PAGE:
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Posted: Wed Jan 14, 2009 3:05 pm
by peterm
a good selection of wright designed chairs.

notice the "library chair", is this the same chair as in the vintage hanna dining room? if so, what library?
sdr-maybe you need a couple for your remarkable library!

also, a great example of the "easy chair" (origami), with perfs. no vertical grain here...

Posted: Wed Jan 14, 2009 4:13 pm
by SDR
Great collection. Would make an interesting quiz ? The Coonley chairs are another, rarely-seen slant-back.

The Winona Bank of course is Purcell and Elmslie. . . ... a=N&tab=wi

The "library chair" isn't identical to the Hanna dining chair -- most likely from a hexagonal house, though ?

Don't you wonder what the Hanna "big chairs" were, if not Origami -- and not pleasing to Wright, after the fact ?

Pictures on the way. . .

(Could you line-break that link, so this page doesn't remain oversize ?)


Posted: Wed Jan 14, 2009 4:30 pm
by Palli Davis Holubar
PeterM This 1947 library chair is not quite the same as Hanna, an iteration - the trapezoid at the back comes to a shorter length giving the chair a more triangular look. What building had a designated library? Of course, Lakeland College- Roux library. These photos are from FLW The Seat of Genius.
SDR- You said the Hanna photo had to be before 47 (can't go to the first page to check) I sure wish these photographers dated their photos!

Posted: Wed Jan 14, 2009 4:32 pm
by Palli Davis Holubar
SDR- the b&w sheet with each of pieces of pieces drawn is that Hanna?

Posted: Wed Jan 14, 2009 4:48 pm
by SDR
The drawing on page 1 of this thread ? Yes, that is in the Hanna book. The photo has to be before 1947 because that is when the Hannas had a new table and the Danish dining chairs. . .


Posted: Wed Jan 14, 2009 5:12 pm
by Palli Davis Holubar
Thanks- I ask because the floor cushion is at Fallingwater (4 sides) & the Wingspread (6 sides). I have been straining to remember the Z word that was the old name for the Fallingwater piece...zapoton or something. Here it is at Hanna called floor cushion. I'm not sure if I should keep this in the hassock taxonomy. Any thoughts, anyone?

Posted: Wed Jan 14, 2009 6:52 pm
by SDR
In keeping with my general feeling about this, I say use the prevailing name, and increase the number of categories if necessary.

Here are two portions of a photo in "In the Nature of Materials" (1941). Both early Hanna chairs and a floor cushion (as drawn, with handles) are present.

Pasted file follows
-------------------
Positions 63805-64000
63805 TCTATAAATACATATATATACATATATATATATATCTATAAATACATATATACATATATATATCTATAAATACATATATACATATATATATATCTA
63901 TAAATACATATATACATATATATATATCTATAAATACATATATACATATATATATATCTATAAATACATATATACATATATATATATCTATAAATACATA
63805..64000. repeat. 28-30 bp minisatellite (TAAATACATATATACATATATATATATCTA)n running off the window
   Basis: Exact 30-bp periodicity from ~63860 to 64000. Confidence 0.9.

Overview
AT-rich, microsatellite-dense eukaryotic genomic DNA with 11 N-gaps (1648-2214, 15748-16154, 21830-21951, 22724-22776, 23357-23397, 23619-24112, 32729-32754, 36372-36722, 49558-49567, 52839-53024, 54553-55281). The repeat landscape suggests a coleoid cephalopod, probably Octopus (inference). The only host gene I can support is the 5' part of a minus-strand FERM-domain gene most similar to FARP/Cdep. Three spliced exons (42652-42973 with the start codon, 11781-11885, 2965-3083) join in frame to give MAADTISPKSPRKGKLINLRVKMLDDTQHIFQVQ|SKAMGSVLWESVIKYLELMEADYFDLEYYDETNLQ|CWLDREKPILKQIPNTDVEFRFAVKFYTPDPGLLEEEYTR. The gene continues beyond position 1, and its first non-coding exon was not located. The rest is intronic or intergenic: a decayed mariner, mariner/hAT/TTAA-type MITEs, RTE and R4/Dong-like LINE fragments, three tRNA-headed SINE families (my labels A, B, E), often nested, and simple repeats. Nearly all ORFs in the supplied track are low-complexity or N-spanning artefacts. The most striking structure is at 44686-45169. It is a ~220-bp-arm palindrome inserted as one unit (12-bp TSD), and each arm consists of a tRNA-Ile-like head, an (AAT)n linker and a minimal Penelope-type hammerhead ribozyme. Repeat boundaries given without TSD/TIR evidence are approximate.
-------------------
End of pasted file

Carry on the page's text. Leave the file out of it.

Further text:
So, this is the large chair that Wright didn't like.



Posted: Wed Jan 14, 2009 7:09 pm
by Palli Davis Holubar
Yeah and isn't that chair the most retro perf- straight out out of the textile blocks.
Developing the perf precursors section has been very luminating.

Posted: Wed Jan 14, 2009 7:29 pm
by SDR
Image Diane Maddex

Image note ball chains

Image Wright residence II (1895)

Image Husser (1899)

Image Willits (1902)


Image Dana (1903)


Image Darwin Martin (1904)

Image Roberts (1908)

Image Beachy (1908)

Image Evans (1908)

Image Robie (1909)


Image Robie


Image Imperial Hotel Annex (1915 ?)

Image Barnsdall (1917 ?)

Image Barnsdall

Image Taliesin (prior to 1941)

Image Walton (similar to Lovness, Price Sr)

Image Olfelt (low version at Lindholm)

Posted: Wed Jan 14, 2009 7:40 pm
by peterm
charles rennie mackintosh 1897:

for international historical context...

Posted: Wed Jan 14, 2009 9:36 pm
by peterm

Posted: Wed Jan 14, 2009 10:06 pm
by peterm
sdr, you have done it again...

several comments

hanna side chair: are there any other chairs which have perforations at the base of the chair?

maybe there is an awkwardness about the complex hannah easy chair, as if he is trying to figure out how to enlarge the side chair, but hasn't quite yet reduced it to its most simplified form. the arms are like the william morris or adirondack chair. it would be great to see it from a different angle.

it seems like every version of the spindle back chair is resolved and perfectly proportioned, a theme he returned to over and over. what about those big rear shoes on the darwin martin chair?

those ball chains: any other examples of this idea?

palli- the z thing hassock: stafford norris 111 made one of these for the willey house. futuristic flying saucer john lautner chemoshere house on the floor.

the barnsdall hollyhock tall chair comes back in variation for loveness?

Posted: Wed Jan 14, 2009 10:29 pm
by SDR
Yes, the next little batch will be the newer tall-backs, of which there are several, often perforated. Rayward is one set -- with other chairs like baby-
bear stave-back Olfelt -- the 1955 dining chairs in your link above, in fact.

There's another side chair with minor perforation to the base. I just saw it somewhere. There's nothing I know of like Hanna. Those have completely
eluded me before now. . .

I agree with all that about the Hanna large chair. Were their second (1947) ones Origami ?

No other wierdnesses like ball chains, as far as I know.


Posted: Wed Jan 14, 2009 11:20 pm
by Palli Davis Holubar
It's hard to look at these chairs and try to compare seat heights. That dimension is so critical to all his seating. Anybody have references with dimensions? Seat of Genius expects me to do the math for seat height.

Posted: Wed Jan 14, 2009 11:43 pm
by SDR
A few of my sources give overall dimensions, but the only way to extrapolate seat height from that is if the photos are taken from about 2-3 feet off the floor. Some of them are.

We need way more graduate students with Greyhound passes. . .